A new study has concluded in its observation that an ocean may lie beneath the surfaces of the four icy moons. Uranus has 27 moons circling in its orbit.
The study from Nasa’s Jet Propulsion Laboratory is the first to detail the evolution of the interior makeup and structure of all five large moons: Ariel, Umbriel, Titania, Oberon, and Miranda, said Nasa in its news release.
The research was published in the Journal of Geophysical Research: Planets.
With the help of new computer modelling, according to Nasa, Data from the US-based space agency’s Voyager 2 spacecraft — launched in 1977 — was revisited.
Scientists have believed for long that Titania with its huge size, could likely be able to keep its internal heat to prevent its internal ocean from freezing.
The other moons had previously been widely considered too small to retain the heat necessary to keep an internal ocean from freezing, especially because heating created by the gravitational pull of Uranus is only a minor heat source, noted Nasa.
Co-author of the study Julie Castillo-Rogez stated: “When it comes to small bodies – dwarf planets and moons – planetary scientists previously have found evidence of oceans in several unlikely places, including the dwarf planets Ceres and Pluto, and Saturn’s moon Mimas.”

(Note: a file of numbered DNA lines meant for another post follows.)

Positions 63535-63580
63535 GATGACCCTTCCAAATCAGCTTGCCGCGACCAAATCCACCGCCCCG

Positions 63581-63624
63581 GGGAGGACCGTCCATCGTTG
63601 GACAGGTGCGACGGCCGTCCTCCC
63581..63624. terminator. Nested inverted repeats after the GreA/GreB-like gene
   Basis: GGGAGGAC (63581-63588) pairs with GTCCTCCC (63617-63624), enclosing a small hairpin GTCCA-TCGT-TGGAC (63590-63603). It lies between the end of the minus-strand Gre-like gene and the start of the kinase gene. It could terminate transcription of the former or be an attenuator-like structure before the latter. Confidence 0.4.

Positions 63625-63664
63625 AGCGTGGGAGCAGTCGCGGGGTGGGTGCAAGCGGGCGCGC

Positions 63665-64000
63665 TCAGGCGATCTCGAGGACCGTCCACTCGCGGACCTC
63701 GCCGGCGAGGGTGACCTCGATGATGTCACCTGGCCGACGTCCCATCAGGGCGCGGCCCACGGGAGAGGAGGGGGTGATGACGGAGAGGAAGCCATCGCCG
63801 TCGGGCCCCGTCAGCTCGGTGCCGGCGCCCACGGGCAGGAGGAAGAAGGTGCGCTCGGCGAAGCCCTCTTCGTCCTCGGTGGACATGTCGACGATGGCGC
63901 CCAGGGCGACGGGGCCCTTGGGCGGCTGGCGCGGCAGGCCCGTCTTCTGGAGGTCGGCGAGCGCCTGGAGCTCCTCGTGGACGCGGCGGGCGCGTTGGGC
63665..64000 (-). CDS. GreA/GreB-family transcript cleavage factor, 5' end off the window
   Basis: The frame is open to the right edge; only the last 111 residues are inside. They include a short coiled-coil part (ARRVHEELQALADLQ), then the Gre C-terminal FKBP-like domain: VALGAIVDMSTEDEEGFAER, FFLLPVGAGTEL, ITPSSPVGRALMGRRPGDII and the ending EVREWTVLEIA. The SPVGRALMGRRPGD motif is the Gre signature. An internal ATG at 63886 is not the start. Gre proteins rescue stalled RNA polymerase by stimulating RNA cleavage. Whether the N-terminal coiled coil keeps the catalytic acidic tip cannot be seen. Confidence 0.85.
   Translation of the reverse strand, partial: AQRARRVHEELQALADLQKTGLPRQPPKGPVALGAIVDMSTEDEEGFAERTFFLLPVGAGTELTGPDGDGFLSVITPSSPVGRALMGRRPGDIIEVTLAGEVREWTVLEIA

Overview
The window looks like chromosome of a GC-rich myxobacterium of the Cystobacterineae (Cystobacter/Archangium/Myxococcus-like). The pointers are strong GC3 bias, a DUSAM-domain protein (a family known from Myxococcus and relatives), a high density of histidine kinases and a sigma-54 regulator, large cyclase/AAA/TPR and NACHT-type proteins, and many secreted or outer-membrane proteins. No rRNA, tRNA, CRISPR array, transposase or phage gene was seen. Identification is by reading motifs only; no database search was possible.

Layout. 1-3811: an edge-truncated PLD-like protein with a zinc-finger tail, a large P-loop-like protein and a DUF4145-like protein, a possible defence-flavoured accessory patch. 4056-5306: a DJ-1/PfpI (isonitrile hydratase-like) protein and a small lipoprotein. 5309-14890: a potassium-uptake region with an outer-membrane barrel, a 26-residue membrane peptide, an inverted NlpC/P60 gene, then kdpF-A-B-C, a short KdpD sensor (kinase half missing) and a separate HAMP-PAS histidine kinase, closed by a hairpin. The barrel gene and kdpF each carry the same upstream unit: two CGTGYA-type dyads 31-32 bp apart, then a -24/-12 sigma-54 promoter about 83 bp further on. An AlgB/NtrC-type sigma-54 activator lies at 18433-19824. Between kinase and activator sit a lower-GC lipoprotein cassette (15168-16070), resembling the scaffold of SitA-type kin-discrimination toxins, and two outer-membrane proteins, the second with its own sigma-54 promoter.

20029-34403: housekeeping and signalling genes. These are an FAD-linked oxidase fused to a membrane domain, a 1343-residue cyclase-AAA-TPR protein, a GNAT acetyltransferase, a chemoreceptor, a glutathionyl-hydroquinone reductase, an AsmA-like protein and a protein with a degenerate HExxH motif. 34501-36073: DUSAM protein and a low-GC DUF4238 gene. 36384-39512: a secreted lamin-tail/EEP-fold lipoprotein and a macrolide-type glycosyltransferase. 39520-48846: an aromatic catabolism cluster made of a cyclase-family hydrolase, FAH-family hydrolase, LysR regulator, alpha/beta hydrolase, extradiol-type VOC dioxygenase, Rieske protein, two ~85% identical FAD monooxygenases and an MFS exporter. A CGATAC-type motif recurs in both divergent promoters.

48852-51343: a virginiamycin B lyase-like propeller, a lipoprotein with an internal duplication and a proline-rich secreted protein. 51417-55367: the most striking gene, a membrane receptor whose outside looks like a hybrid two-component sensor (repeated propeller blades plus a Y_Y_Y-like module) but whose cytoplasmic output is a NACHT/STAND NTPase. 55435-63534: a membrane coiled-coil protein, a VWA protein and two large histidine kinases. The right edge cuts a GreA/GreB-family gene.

She went on to say that “…there are mechanisms at play that we don’t fully understand. This paper investigates what those could be and how they are relevant to the many bodies in the solar system that could be rich in water but have limited internal heat.”
Researchers also found the potential sources of heat in the moons’ rocky mantles that release hot liquid which could help an ocean maintain a warm temperature.
Scientists said: “This is especially likely for Titania and Oberon, where the oceans may even be warm enough to potentially support habitability, said the release.”
Nasa said: “A key finding in the study suggests that chlorides, as well as ammonia, are likely abundant in the oceans of the icy giant’s largest moons. Ammonia has been long known to act as antifreeze. In addition, the modelling suggests that salts likely present in the water would be another source of antifreeze, maintaining the bodies’ internal oceans.”
Dr Castillo-Rogez said: “We need to develop new models for different assumptions on the origin of the moons in order to guide planning for future observations.”
Scientists believe that new findings can also help design supporting hardware for future probes that can be used to look for liquid water in the deep interiors of these moons.